Monday, September 06, 2004

Neoliberalism and class power

Continuing along the lines of an essay by Henry Giroux I recently posted, here's a piece by David Harvey that again raises the contradiction between democratic values and neoliberal ideology.

This is the conclusion to Harvey's essay, although the whole thing is worth reading:

The profoundly anti-democratic nature of neo-liberalism is becoming a potent political issue. The democratic deficit in nominally democratic countries is now enormous. Institutional arrangements, like the Federal Reserve, are biased, outside of democratic control. They lack transparency. Internationally, there is no accountability let alone democratic control over institutions such as the IMF, the WTO and the World Bank. To bring back the demands for democratic governance and for economic, political and cultural equality and justice is not to suggest some return to a golden past. The meaning of democracy in ancient Athens has little to do with the meanings we must invest it with today. But right across the globe, from China, Brazil, Argentina, Taiwan, Korea as well as South Africa, Iran, India, Egypt, the struggling nations of Eastern Europe as well as in the heartlands of contemporary capitalism, there are groups and social movements in motion that are rallying to the cause of democratic values.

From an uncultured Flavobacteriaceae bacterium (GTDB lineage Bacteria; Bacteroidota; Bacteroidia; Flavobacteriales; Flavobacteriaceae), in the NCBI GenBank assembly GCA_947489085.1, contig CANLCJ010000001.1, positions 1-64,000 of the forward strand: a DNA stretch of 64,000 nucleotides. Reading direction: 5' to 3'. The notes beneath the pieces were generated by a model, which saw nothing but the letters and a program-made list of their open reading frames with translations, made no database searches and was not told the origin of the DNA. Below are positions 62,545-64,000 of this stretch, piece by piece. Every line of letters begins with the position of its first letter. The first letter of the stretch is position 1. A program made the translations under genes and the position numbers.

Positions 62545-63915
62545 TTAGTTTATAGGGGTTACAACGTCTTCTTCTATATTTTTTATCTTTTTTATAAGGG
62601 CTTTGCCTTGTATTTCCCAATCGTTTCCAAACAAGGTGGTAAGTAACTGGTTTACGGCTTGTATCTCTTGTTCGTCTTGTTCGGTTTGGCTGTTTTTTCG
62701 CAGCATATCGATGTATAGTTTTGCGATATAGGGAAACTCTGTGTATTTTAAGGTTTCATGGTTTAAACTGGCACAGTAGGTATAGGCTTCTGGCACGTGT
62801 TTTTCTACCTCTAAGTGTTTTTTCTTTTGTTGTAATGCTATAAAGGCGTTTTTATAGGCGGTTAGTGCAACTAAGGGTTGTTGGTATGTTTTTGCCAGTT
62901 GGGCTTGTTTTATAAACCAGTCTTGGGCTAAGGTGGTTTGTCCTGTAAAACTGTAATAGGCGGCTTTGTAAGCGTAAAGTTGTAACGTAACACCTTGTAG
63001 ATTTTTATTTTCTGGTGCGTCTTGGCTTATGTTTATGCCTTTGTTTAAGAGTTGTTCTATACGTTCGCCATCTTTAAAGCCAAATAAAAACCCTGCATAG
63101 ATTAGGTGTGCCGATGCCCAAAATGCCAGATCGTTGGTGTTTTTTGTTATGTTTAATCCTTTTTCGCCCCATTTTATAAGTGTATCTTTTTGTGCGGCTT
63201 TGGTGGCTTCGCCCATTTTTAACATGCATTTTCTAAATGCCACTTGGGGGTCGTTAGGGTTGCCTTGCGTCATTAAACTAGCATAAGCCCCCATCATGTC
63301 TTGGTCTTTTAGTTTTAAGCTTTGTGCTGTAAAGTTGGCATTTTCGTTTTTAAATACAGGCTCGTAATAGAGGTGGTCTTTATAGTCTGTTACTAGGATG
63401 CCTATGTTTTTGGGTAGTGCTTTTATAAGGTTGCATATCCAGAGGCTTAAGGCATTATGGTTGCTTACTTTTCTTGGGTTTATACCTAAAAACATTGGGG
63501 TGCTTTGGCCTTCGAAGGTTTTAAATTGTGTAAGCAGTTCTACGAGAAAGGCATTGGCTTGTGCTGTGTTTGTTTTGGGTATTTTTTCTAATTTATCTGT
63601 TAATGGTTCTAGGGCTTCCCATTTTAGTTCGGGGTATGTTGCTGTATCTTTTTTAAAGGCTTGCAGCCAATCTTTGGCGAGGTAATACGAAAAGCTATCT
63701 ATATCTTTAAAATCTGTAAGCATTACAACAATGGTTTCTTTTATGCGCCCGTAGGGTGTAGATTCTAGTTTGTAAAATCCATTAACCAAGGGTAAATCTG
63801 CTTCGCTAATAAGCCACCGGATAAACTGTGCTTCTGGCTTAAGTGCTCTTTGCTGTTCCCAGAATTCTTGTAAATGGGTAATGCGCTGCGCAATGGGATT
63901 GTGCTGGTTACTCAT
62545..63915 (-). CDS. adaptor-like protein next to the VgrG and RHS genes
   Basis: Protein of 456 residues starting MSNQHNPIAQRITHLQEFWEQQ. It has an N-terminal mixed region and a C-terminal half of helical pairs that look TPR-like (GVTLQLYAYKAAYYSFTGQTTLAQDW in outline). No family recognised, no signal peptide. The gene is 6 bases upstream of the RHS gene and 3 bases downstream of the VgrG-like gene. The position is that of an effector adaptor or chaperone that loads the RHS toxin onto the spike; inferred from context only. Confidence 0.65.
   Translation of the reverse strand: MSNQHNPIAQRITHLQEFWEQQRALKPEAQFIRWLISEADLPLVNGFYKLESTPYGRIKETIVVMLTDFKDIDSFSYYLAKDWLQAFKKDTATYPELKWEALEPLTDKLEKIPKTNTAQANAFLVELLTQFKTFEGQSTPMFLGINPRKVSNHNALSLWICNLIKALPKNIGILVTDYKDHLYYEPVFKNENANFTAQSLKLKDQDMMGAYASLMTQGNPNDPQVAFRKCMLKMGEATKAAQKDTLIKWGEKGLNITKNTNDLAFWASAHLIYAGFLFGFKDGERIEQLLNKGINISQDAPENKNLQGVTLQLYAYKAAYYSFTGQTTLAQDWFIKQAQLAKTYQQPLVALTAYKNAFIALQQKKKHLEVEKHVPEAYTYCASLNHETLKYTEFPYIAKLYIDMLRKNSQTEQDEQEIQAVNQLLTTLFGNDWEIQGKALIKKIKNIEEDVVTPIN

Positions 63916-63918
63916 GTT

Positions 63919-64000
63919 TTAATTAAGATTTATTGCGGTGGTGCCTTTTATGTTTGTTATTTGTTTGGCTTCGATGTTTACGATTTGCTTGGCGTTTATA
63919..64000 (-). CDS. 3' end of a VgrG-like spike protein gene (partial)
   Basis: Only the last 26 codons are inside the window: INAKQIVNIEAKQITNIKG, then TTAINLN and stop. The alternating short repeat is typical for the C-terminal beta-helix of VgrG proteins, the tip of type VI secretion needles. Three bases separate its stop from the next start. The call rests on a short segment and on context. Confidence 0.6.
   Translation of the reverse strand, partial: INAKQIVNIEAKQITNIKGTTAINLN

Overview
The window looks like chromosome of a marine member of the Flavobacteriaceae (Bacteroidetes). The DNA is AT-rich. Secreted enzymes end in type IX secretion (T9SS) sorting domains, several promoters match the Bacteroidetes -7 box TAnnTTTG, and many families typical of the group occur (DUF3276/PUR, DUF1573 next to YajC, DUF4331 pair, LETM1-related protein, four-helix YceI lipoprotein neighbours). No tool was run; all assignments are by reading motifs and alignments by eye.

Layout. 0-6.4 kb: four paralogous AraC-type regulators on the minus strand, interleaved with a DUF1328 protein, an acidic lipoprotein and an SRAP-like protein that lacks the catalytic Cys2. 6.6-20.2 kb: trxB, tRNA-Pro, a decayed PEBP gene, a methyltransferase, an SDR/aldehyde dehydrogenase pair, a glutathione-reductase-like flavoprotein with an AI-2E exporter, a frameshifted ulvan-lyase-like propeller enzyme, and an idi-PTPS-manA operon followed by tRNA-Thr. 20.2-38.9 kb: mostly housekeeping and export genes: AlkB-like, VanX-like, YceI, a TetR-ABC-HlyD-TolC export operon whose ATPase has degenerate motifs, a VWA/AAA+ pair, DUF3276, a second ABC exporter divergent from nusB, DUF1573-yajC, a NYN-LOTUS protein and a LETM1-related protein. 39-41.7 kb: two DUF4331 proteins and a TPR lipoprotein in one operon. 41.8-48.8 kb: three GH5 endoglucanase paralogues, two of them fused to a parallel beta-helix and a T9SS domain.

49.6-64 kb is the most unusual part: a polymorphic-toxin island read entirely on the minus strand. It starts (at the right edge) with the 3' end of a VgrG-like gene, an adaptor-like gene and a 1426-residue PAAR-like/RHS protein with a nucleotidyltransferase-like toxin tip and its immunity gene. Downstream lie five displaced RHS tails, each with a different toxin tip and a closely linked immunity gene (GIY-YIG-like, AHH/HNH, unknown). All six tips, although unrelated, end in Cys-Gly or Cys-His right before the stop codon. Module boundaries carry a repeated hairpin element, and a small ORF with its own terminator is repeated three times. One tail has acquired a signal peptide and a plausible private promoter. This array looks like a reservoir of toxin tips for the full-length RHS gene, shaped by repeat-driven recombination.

The Bush Presidency has projected upon the world the idea that American values are supreme and that values matter since they are the heart of what civilization is about. The world is in a position to reject that imperialist gesture and refract back into the heartland of neo-liberal capitalism and neo-conservatism a completely different set of values: those of an open democracy dedicated to the achievement of social equality coupled with economic, political and cultural justice.